CISOs, CIOs, and CTOs responding to the survey recently published in the 2023 State of the CISO Influence report dissatisfaction with the outcomes of their investments in security awareness. Some are reporting “user fatigue” with the traditional tools and methodologies, hoping that more innovative techniques like gamification will better engage their workers in the learning process. Fewer than half of the respondents reported that their security training strategy was achieving improved operational efficiency, reducing risk, or effectively promoting executive support for additional investment in security solutions.
With many organizations facing understaffed IT and security departments with limited time and budget, it’s smart to ask, “How do the benefits of security awareness training outweigh the costs?” Stated differently, “What are the barriers to achieving the kinds of outcomes that demonstrate a compelling ROI and rationalize the time, effort, and cost of security awareness training?”
Why cybersecurity awareness training doesn’t always work
Perry Carpenter, evangelist-security officer for KnowBe4, suggests that the “knowledge- intention-behavior gap” explains why breaches continue despite the investments companies make in building strong cybersecurity awareness programs. He observes that just because workers have been made aware of the risks of careless behavior and provided instruction on the proper use of tools and procedures doesn’t mean they will care or take the necessary actions to keep the company safe.
How, then, can security leaders overcome the “knowledge-intention-behavior” gap and improve the ROI on security awareness? Both research and field experience agree that traditional tools and methods fundamentally promote and reward mediocrity because they emphasize delivering information and largely ignore basic proven principles of learning, especially when applied to adult learners.
A better approach to security training
Effective security awareness programs influence workers to value the objectives and outcomes of the desired behaviors when they focus on understanding and satisfying these essential learning needs:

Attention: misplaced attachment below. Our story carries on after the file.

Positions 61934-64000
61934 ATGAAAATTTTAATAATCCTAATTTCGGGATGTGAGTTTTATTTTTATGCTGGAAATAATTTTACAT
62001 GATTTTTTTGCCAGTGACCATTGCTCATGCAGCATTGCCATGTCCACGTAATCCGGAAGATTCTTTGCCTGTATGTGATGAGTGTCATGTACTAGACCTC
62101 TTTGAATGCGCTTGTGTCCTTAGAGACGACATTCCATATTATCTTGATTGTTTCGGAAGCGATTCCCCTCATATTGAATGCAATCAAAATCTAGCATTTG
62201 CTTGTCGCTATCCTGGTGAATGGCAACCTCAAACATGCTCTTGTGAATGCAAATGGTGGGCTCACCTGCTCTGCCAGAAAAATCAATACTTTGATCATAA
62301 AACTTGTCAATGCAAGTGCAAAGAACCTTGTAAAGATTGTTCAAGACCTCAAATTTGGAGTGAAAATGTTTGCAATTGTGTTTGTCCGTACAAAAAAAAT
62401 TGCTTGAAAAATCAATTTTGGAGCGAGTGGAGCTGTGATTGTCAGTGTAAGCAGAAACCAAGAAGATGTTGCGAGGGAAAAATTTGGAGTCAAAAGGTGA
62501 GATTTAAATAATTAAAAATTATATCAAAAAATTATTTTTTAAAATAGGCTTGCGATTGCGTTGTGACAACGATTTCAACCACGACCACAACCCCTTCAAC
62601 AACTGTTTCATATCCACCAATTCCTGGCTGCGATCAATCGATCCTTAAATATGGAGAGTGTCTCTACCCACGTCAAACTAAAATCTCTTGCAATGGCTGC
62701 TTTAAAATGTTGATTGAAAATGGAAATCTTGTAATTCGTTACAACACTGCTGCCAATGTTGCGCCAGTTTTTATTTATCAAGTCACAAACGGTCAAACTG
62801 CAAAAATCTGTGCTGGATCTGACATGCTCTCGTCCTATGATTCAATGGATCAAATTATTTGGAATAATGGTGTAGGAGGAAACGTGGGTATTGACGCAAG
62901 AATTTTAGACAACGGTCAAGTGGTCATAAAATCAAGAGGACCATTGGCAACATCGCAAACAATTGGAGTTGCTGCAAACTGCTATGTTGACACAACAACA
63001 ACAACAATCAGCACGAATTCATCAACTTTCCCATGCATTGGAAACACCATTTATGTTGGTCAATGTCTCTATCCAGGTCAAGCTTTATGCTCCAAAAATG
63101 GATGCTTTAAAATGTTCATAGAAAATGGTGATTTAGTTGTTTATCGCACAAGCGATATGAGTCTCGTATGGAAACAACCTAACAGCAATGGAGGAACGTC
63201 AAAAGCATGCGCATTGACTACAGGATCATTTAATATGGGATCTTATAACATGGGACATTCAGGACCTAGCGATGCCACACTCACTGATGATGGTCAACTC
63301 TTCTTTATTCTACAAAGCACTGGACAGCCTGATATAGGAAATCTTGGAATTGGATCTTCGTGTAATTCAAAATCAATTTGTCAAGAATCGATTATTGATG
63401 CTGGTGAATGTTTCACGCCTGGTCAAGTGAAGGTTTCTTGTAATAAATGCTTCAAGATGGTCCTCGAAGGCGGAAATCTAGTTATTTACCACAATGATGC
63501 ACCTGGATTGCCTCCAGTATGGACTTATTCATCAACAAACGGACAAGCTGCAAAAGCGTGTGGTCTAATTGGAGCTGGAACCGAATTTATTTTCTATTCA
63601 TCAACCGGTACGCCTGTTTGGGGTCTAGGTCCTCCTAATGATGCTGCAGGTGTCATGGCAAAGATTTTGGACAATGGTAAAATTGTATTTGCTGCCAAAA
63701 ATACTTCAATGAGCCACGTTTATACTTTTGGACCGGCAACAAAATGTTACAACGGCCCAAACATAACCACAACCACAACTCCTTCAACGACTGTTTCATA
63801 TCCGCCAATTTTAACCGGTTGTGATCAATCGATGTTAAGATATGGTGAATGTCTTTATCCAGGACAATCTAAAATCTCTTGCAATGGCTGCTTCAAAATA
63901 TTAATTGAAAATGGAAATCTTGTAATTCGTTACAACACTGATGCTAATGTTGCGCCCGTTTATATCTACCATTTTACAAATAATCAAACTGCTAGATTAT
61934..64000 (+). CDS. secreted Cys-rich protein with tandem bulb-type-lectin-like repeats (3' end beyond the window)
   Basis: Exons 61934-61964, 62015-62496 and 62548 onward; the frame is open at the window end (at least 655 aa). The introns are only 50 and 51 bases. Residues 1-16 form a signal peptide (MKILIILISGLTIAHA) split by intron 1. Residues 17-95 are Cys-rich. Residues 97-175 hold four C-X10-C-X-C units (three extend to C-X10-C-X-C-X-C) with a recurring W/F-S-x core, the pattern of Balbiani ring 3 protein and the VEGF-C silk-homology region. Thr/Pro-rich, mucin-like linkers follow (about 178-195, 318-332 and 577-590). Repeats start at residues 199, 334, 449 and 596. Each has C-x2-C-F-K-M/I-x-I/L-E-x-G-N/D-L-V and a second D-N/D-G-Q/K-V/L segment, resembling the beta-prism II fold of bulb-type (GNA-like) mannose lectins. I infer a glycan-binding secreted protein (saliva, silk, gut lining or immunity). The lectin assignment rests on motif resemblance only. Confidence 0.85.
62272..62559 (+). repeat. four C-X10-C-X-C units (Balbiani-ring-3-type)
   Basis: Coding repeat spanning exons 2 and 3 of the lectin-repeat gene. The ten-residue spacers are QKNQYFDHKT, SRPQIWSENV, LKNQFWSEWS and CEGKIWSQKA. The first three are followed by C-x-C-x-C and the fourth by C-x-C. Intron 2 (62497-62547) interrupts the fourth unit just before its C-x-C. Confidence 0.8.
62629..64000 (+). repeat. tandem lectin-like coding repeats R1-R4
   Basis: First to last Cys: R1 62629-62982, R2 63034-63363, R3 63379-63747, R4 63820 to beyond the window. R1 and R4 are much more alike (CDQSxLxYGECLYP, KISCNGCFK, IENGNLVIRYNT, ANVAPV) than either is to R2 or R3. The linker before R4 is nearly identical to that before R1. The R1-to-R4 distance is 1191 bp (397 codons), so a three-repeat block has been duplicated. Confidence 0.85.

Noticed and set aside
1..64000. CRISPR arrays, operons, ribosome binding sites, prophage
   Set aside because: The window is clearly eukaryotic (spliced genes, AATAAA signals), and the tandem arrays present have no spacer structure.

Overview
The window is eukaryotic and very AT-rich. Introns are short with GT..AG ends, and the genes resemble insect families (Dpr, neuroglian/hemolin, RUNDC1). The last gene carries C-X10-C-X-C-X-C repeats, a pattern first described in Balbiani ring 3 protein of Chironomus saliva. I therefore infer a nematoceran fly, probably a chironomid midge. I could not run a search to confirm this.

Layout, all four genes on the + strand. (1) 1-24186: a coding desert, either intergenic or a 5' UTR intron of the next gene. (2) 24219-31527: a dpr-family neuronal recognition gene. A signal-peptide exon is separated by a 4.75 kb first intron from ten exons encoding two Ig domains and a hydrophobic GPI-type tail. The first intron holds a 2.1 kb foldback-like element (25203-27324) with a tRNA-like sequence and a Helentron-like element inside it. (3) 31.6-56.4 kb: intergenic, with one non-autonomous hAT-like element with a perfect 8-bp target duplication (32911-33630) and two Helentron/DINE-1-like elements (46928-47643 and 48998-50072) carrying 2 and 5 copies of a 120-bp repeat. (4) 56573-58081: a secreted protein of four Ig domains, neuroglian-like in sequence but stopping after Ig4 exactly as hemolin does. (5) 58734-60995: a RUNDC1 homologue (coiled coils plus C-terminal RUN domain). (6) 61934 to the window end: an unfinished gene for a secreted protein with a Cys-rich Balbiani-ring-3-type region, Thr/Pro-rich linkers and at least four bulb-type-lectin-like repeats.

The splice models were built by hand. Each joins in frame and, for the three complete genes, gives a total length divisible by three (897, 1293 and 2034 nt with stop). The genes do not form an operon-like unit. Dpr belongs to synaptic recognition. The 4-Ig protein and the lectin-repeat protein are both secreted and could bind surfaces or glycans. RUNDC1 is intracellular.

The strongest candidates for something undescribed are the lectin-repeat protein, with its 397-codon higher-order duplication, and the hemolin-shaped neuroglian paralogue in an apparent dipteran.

Mindset - Adults respond best to the transparency of purpose and benefit. Their behavior is driven by how they see themselves, their colleagues, and their world. “How does my behavior impact my performance, shape others’ perceptions, and contribute to the organization's success?"
Meaning - Adults deal with real-life problems. They are motivated to find solutions because it affects their daily lives. “The problem should be relevant and significant to me.”
Motivation - Adults act with urgency on principles and values. “I will protect what I judge to be important and valuable.”
In most instances, successful worker adoption of safer computing practices, such as password hygiene, depends on the attitudes the worker has towards safety, the perceived reality of the threat, and whether the requirement is sensible and convenient. To overcome these kinds of behavioral variables, we must be able to persuade workers by making the “business case” for security – shared objectives and values, reasons for and benefits of adoption, desired behavior(s), risks of failure, and request for their support. With a strong business case, there could actually be an ROI for security awareness training.
To learn more about how to motivate and make the business case for security to your employees, download our latest 2023 State of the CISO Influence report that will equip you with everything you need to maximize results on cybersecurity training.